1. Let people finish what they have to say. Most interruptions are derailments, and as such, most interrupters are avoided.
PRACTICE: On a daily basis, challenge yourself to play the game called, “Let’s See How Long I Can Go Without Interrupting People.” Actually keep score. See if you can beat your personal best each day.
Then, every time you DO interrupt (unnecessarily, that is), drop twenty bucks in a jar. Get the whole office involved in the game. Then, at the end of month, use the money to have a BBQ. Or donate it to charity. That should put an end to the interrupting. Does your conversational narcissism irritate people?
2. Listen with the ear of your heart, not the pointed finger of your ego. Judgmental attitudes stop commutation before it starts.
PRACTICE: Post a sticky note on your desk that reads, “Are you listening with your heart or with your ego?” This serves two purposes: (1) A visual reminder of what to listen WITH during your conversations, (2) An accountability measure to assess your listening practices after your conversations are through.
Then, should you catch yourself listening more with your ego and less with your heart, here’s what you do. Take ten extra minutes before clocking out to replay key conversations in your head. Then honestly ask yourself, “How would my heart have listened in that conversation if my ego wasn’t engaged? Are you monopolizing the talking or the listening?
3. Recognize employee contributions and ideas. According to Dilbert, most bosses will listen thoroughly to your input, thank you for your suggestions, and then do exactly what they planned all along.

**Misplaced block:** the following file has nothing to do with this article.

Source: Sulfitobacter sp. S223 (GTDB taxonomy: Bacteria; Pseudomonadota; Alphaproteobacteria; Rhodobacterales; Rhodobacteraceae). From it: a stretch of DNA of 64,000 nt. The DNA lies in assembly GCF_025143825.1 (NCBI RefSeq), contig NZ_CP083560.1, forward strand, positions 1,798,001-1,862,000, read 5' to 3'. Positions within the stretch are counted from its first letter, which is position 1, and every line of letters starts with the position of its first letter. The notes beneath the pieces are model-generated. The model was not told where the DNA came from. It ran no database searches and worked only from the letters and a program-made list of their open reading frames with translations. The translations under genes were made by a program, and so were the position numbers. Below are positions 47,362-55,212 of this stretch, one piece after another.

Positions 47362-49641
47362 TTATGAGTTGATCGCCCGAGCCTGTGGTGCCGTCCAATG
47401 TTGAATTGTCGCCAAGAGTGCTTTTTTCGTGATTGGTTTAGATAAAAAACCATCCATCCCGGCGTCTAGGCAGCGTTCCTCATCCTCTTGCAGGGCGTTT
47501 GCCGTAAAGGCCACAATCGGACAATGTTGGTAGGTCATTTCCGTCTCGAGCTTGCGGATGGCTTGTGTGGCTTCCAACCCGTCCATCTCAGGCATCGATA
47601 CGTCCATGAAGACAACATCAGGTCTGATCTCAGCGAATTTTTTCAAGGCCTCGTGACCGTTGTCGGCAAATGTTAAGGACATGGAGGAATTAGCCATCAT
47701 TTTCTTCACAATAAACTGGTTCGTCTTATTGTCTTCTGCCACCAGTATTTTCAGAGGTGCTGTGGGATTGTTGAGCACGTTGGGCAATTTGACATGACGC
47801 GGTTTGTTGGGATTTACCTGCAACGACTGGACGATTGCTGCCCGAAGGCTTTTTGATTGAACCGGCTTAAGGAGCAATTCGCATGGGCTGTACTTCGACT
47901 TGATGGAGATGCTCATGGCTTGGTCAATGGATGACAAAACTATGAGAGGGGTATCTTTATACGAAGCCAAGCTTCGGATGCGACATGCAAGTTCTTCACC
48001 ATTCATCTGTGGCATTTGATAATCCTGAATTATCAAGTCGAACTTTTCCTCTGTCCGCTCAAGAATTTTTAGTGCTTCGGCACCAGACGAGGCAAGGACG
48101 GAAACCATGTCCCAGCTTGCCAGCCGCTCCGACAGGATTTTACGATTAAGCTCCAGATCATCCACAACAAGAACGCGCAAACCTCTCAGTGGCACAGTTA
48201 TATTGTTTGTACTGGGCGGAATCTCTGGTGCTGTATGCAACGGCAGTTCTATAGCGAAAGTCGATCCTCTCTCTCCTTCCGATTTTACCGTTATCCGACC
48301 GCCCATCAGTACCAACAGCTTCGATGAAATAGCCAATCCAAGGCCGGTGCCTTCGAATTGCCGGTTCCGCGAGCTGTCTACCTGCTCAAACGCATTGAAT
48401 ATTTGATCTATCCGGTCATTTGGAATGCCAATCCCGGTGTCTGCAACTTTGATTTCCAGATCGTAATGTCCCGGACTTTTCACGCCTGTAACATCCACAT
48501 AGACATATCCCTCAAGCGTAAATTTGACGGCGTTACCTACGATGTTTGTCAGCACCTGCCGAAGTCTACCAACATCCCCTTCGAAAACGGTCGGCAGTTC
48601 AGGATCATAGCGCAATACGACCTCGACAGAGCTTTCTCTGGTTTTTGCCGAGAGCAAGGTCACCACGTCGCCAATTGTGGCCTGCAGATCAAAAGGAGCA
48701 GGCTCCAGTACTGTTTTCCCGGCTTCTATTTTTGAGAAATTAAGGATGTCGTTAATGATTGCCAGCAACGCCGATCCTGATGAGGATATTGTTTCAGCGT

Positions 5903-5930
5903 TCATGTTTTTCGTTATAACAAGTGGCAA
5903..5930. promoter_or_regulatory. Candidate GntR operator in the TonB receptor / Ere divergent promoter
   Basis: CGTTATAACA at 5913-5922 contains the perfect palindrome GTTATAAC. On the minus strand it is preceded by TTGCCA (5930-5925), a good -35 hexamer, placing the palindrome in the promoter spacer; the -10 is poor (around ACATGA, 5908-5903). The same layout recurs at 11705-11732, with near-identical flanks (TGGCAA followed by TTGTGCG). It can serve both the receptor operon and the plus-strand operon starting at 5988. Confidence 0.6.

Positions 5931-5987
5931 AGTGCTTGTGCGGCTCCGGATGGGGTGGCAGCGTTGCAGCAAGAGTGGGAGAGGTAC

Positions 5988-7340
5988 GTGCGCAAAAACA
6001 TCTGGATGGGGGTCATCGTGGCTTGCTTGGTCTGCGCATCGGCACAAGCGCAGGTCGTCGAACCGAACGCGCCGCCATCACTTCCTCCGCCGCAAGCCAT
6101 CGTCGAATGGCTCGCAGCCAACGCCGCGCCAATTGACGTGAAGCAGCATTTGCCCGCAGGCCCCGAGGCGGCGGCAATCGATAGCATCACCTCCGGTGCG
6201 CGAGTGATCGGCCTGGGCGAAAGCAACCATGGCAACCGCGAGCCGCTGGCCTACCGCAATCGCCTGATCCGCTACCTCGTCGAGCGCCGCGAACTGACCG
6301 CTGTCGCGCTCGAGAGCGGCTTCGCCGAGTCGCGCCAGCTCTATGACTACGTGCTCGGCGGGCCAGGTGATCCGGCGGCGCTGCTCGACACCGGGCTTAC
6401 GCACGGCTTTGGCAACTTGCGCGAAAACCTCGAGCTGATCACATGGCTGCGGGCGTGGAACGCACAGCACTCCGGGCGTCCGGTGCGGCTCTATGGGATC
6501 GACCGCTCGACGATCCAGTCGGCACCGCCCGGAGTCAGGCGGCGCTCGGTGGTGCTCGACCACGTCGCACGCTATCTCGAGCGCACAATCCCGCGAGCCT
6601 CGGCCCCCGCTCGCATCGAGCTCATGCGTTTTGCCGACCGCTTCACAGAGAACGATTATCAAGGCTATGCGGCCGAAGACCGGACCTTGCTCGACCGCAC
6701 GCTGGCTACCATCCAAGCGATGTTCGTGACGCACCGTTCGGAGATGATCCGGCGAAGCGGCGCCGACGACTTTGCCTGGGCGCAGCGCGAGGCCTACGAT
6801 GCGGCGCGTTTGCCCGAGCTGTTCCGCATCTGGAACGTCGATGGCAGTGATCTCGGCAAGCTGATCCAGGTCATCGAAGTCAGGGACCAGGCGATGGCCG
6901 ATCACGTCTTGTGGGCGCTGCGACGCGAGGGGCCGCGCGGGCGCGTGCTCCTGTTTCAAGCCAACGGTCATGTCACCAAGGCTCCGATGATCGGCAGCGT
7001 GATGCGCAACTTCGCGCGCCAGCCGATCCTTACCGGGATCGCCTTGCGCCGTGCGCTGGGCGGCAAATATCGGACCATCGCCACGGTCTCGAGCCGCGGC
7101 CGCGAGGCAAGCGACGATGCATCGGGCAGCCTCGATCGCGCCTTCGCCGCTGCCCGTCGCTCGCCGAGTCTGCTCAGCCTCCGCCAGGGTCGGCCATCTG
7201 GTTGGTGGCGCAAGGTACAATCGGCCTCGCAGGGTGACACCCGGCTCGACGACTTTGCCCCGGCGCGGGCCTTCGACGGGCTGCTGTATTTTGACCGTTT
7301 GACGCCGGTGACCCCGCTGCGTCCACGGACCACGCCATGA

PRACTICE: Just sit quiet. Your hand doesn’t have to shoot up first. Next time you attend a meeting or sit on a panel, play another game called “Let See How Long I Can Go Without Contributing.”
This will force you to listen FIRST and hear everyone else out before stating your position. Yes, it takes self-control; but you never know – you may hear something that adds to, modifies or betters your idea. Is your listening all show and no go?
4. Remain calm when confronted with different points of view. The word “emotion” comes from the Latin emotere, which means, “to disturb.”
PRACTICE: Take a few breaths. Recognize that someone has an opinion, even though it may not be your own. You don’t have to agree. You don’t have to disagree. Just honor it. Practice a little Namaste Leadership. Honor = Respect = Trust = Increased Willingness to Ask More Questions.
Otherwise you’ll start to resemble Dogbert, whose management strategy is, “I’m not going to comment – I’ll just look at you until you agree with me.” When you are emotionally involved in conversation, how well do you communicate?
LET ME ASK YA THIS…
How will you keep your employees from wanting to kill you?
LET ME SUGGEST THIS…
For the list called, “33 Daily Practices for Boosting Managerial Magnetism,” send an email to me, and you get the list for free!
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That Guy with the Nametag
Author, Speaker, Coach, Entrepreneur
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